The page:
movie film review | chris tookey

Simpsons Movie

  Simpsons Movie Review
Tookey's Rating
6 /10
Average Rating
7.00 /10
Voices:, Homer/Krusty the Clown/Itchy: Dan Castellaneta
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Directed by: David Silverman
Written by: Matt Groening, James L. Brooks, Al Jean, Ian Maxtone-Graham. George Meyer, David Mirkin, Mike Reiss, Mike Scully, Matt Selman, John Swartzwelder and Jon Vitti

Released: 2007
Origin: US
Colour: C
Length: 85

So do the custard-coloured characters have what it takes now that – after 18 seasons and over 400 episodes on television - they’ve finally been blown up to much larger than life size, and stretched to feature length? The truth is: not quite. Even at 87 minutes, the picture sags and could have done with a sharper and more sustaining plot.
Reviewed by Chris Tookey

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The same worries evidently occurred to the movie’s creators. There’s an early gag when Homer Simpson wonders aloud why anyone would bother to buy a cinema ticket to watch what they can get free on TV. Homer reckons the only people who’d pay up are suckers. Pointing his finger out into the auditorium, he adds “That means you!”

The Simpsons Movie is like three episodes of the TV series, played back-to-back, with extra full-frontal nudity (wild child Bart Simpson gives us his downmarket equivalent of Daniel Radcliffe’s stage appearance in Equus). There are enough quirky and irreverent jokes to satisfy existing fans, but not enough characterization, plot or adventure to make converts.

Homer Simpson is, as always, an amiably dumb, slightly surreal screen presence. This time, for reasons which remain obscure, he falls in love with a pig. He teaches it to walk on the ceiling and serenades it with a song “Spiderpig”, set to the tune of Spiderman, the first of this summer’s blockbuster disappointments.

Meanwhile, his swotty, left-leaning daughter Lisa has become an ardent environmentalist, and fallen in love with an Irish boy who sounds like Bono. She is boring the locals with a town-hall presentation in the Al Gore mould, entitled “An Irritating Truth”.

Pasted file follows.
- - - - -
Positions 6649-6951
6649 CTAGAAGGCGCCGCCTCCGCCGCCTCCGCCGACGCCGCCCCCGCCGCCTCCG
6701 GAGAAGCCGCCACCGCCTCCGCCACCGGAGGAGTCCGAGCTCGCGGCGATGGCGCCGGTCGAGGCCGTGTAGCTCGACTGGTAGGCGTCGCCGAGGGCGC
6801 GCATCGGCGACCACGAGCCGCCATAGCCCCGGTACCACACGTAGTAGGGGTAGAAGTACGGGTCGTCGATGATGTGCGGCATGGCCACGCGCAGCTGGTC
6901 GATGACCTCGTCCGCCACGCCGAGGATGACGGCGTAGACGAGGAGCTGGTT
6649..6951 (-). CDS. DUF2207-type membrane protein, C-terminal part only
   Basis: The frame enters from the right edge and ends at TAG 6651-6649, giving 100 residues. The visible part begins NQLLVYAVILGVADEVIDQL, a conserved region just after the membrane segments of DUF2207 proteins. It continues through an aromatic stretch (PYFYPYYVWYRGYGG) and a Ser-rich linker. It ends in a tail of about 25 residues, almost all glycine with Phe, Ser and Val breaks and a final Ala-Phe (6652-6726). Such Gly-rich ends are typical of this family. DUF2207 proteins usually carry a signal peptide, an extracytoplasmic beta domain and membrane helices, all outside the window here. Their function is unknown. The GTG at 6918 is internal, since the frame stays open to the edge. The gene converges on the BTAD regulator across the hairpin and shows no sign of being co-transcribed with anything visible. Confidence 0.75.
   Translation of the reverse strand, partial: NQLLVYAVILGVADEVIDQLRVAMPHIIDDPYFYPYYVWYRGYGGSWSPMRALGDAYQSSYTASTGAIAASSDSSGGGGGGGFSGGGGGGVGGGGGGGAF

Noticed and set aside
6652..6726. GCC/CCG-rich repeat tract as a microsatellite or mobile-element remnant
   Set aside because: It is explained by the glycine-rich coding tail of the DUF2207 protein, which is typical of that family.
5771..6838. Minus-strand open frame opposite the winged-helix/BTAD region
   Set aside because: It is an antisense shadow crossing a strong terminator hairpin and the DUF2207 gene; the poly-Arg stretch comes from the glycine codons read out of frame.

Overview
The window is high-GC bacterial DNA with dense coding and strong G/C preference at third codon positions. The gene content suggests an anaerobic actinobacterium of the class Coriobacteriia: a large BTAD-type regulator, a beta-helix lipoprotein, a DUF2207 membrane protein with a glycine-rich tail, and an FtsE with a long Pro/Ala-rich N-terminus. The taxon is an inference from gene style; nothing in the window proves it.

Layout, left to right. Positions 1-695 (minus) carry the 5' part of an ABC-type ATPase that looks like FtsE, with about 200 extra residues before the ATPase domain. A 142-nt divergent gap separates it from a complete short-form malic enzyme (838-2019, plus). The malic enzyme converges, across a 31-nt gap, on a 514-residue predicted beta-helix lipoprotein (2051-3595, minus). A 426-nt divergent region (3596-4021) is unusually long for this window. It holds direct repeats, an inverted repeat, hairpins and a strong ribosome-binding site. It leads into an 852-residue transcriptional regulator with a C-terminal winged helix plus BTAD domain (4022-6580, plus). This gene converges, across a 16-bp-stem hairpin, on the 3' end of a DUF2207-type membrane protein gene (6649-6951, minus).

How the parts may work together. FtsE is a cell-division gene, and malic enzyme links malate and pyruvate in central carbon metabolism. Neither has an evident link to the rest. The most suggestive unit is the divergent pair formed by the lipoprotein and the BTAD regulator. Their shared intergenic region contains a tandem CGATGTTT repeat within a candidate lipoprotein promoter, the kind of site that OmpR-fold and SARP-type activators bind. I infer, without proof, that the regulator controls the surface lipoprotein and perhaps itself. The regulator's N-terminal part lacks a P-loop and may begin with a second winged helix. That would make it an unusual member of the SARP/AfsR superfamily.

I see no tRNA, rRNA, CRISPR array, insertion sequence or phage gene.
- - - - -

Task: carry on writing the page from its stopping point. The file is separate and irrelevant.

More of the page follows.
In cavalierly disposing of his pig’s copious droppings, Lisa’s father pollutes his local Lake Springfield to such an extent that the eco-conscious but possibly illiterate US President Schwarzenegger (he refuses to read briefing documents, saying “I vos born to lead not read!”) decides to quarantine Springfield beneath a gigantic dome.

The imprisoned population turns on the Simpson family, whereupon they escape to Alaska, where – according to Homer – it is impossible to be too fat or too drunk. But home-sickness and Homer-sickness prove too much for Marge and her children, and they abandon dad to his huskies.

Fortunately, Homer is saved from life among the Alaskans by a large Native-American he calls, with characteristic sensitivity towards the fair sex, “Boob Lady”. In an epiphany that is possibly drug-induced, he realizes not that he is the missing member of Gordon Brown’s cabinet, but that he must return to save the town from destruction by President Schwarzenegger, who wants to bomb it until the resulting crater becomes a Grand Canyon-style tourist attraction.

In the somewhat improbable climax, Homer and Bart turn into action movie stars and indulge in father-son bonding while riding a wall-of-death motorcycle.

You will notice that this synopsis makes no mention of the town’s evil industrialist and nuclear power supremo, Montgomery Burns, and it’s a considerable weakness that the principal bad guy in the movie, a federal agent called Russ Cargill, is so unmemorable.

I liked the Simpsons best when they were more subversive and more determined to go against everything that’s politically correct.

Here, they seem to be moments when they’re going to satirise the green movement or Christian fundamentalists, but they always pull back and play safe. There’s a sentimental subplot where Bart pines to be adopted by the Christian family next door which wouldn’t have passed quality control in any of the early series.

The Simpsons have lost some of their verve and vitality, and virtually all of their viciousness. I laughed quite a few times, but when I came out I felt sad and dissatisfied.

The time for a Simpsons Movie was probably ten years ago, when the enthusiasm and energy were still there. The big-screen Simpsons are mildly entertaining, but too much of this is as flabby as Homer’s wobbly gut.

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